By mid morning I was out in the back 40, continuing my assault on the invasive thorny bushes. There are certain things that continue to amaze me; A) that I'm gardening/landscaping B) that I actually went out today and a pair of short shorts, and a tank, & C) that I was actually comfortable doing so. Having been obese since my mid-20s, the Second Amendment right to bare arms was never something I choose to exercise. Amazing what losing 70 pounds, and working at the gym will do for you. Incidentally, when I started in the back 40 it was already 85° and in the hour and a half that I was out there it got up to an even 100°, by which time I have had quite enough, thank you. I did manage to remove all but one of the thorny bushes, including on most of the smaller ones a good chunk of taproot. I also noticed that two of the three stout wouldn't trellises out there needed some reinforcements, so I went ahead and attack them with an impact drill and some four-inch deck screws.
After that the heat was intense enough that I just laid low for the remainder of the afternoon. I did reach my quota of unpacking and putting away at least one box from the garage & I did get together seven more items to list on eBay, including getting them photographed. I packaged up the last pair of boots that sold on eBay to mail out in the morning. To my pleasure, all seven items that I listed initially, six pair of boots & one pair of shoes, have sold in the last two weeks, not for as much as I would've liked, but certainly pocketing $125 was the better option financially then bringing them to the Goodwill. I have another seven items that will go up for auction on Sunday, again six pair of cowboy boots & a pair of shoes. Divesting myself of things that are no longer items that are useful, but instead have a come clutter, is a damn good thing, but as I have said previously, not easy for me to do. In listing things for sale, I have to look at them with a detailed eye, to adequately describe them and hopefully get a better price for them. However that's often when Tim Tatian comes in to hold onto them. Today the item that almost got held onto was a pair of boots that fits me well and were quite comfortable – & are also bright red. If I lived in cowboy boots every day and we're getting more dressed up, they would periodically get worn, but it's been at least three or four years since this pair was on my feet, so honestly I don't need them. I'm hoping some cowboy will take them out for her to step on a Saturday night. They're in superb condition, so I'm hoping they'll get me at least 50 bucks, but we shall see. Can't count those chickens before they hatch.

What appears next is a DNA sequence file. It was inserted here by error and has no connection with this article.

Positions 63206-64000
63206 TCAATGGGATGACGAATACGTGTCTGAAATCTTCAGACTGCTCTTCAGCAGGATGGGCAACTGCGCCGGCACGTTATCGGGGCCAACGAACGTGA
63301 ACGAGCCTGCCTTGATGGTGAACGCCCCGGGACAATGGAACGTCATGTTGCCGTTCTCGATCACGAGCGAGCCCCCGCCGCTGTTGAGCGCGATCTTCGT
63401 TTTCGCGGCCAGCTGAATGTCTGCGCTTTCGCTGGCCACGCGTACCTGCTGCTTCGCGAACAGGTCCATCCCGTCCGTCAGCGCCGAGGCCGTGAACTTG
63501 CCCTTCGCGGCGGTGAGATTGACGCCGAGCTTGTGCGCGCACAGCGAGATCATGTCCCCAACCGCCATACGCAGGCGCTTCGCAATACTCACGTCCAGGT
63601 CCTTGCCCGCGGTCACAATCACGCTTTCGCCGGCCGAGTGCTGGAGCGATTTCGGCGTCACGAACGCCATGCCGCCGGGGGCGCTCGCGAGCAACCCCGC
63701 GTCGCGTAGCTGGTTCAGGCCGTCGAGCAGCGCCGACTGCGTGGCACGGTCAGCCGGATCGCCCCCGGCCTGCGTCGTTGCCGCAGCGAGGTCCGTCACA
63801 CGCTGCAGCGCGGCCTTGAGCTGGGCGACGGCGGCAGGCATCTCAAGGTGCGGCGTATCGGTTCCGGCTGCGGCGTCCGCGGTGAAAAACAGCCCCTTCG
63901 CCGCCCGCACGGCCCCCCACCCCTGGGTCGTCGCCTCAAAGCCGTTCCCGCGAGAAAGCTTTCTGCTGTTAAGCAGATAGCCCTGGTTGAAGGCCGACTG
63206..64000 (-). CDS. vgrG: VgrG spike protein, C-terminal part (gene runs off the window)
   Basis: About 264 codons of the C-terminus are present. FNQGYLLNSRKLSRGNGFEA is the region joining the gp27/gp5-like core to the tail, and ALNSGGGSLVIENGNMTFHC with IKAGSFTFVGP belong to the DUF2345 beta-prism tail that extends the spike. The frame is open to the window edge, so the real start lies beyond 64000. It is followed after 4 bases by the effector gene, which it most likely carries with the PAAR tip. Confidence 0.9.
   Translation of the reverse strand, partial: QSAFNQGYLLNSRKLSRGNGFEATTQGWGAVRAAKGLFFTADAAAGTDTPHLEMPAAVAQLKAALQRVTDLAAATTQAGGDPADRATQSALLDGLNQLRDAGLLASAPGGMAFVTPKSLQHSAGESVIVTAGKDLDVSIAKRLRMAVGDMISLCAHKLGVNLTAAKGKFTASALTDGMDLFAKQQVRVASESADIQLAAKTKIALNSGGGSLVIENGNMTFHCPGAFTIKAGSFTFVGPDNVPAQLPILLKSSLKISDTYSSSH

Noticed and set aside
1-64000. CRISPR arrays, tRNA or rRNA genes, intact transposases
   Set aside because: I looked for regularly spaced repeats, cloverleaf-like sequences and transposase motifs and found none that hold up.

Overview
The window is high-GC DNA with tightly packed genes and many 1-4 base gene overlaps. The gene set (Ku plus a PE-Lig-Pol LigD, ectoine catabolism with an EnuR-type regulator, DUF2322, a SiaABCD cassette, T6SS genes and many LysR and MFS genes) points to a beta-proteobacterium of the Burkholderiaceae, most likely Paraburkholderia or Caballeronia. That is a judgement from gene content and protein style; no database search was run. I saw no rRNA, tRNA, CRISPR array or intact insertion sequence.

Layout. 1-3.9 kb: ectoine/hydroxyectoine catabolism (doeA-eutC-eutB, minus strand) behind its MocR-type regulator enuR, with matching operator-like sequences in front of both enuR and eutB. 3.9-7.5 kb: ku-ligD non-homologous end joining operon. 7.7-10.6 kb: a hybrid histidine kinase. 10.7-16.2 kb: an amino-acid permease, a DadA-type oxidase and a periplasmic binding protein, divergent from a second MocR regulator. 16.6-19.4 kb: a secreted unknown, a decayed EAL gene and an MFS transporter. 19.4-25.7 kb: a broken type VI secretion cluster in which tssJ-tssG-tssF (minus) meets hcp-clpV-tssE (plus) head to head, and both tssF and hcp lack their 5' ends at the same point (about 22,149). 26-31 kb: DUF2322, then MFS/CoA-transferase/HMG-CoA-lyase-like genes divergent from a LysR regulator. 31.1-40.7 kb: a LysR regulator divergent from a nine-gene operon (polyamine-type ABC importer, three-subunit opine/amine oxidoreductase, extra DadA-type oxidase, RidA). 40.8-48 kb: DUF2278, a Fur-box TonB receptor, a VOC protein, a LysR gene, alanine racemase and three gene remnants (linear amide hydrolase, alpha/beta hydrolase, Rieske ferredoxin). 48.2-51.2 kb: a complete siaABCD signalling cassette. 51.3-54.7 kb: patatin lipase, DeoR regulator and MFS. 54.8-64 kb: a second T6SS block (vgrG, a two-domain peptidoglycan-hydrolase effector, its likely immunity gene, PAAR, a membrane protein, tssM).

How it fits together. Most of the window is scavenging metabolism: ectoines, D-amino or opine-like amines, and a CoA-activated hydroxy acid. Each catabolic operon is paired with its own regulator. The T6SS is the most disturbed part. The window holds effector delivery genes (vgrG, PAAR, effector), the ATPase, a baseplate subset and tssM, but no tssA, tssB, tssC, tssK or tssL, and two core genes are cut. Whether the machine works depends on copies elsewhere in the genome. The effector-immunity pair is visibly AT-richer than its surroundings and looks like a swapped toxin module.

The truth is that getting these things out of here actually feels pretty good. Decluttering is a good thing. Winnowing is a good thing. Some extra cash in my pocket, is a good thing.
LJ is sleeping peacefully right now, whiIe I have wandered out to the porch to post and to enjoy the cool of the evening. It's dark out here in the country and pretty much all I think you're a few lights in the kitchen behind me and some house lights in the distance across the lake. The night is alive however, with the sounds and of crickets & other fauna. Finally, I get to enjoy the feel of this cool porch swing & a gentle breeze across my bare skin.
by Alex Lu, at the Establishment
Creation Entertainment’s refusal to provide access comes at a time when the inclusion of people with disabilities at fan conventions is increasingly recognized as an issue.
How Kumail Nanjiani and Emily V. Gordon Manage That 'Big Sick' Illness in Real Life
by Ashley Lee, at the Hollywood Reporter
It’s not ideal to fall in love with someone who’s in a coma, but that’s what happens to Kumail Nanjiani in The Big Sick — and in real life. The Silicon Valley actor co-wrote the romantic dramedy with wife Emily V. Gordon, based on their actual courtship (Zoe Kazan portrays her onscreen, and Holly Hunter and Ray Romano play her parents).
The titular sickness remains unnamed throughout most of the movie, as it was to Gordon for much of her life.
“And far away, as Frodo put on the Ring and claimed it for his own, even in Sammath Naur the very heart of his realm, the Power in Barad-dûr was shaken, and the Tower trembled from its foundations to its proud and bitter crown. The Dark Lord was suddenly aware of him, and his Eye piercing all shadows looked across the plain to the door that he had made; and the magnitude of his own folly was revealed to him in a blinding flash, and all the devices of his enemies were at last laid bare. Then his wrath blazed in consuming flame, but his fear rose like a vast black smoke to choke him. For he knew his deadly peril and the thread upon which his doom now hung.”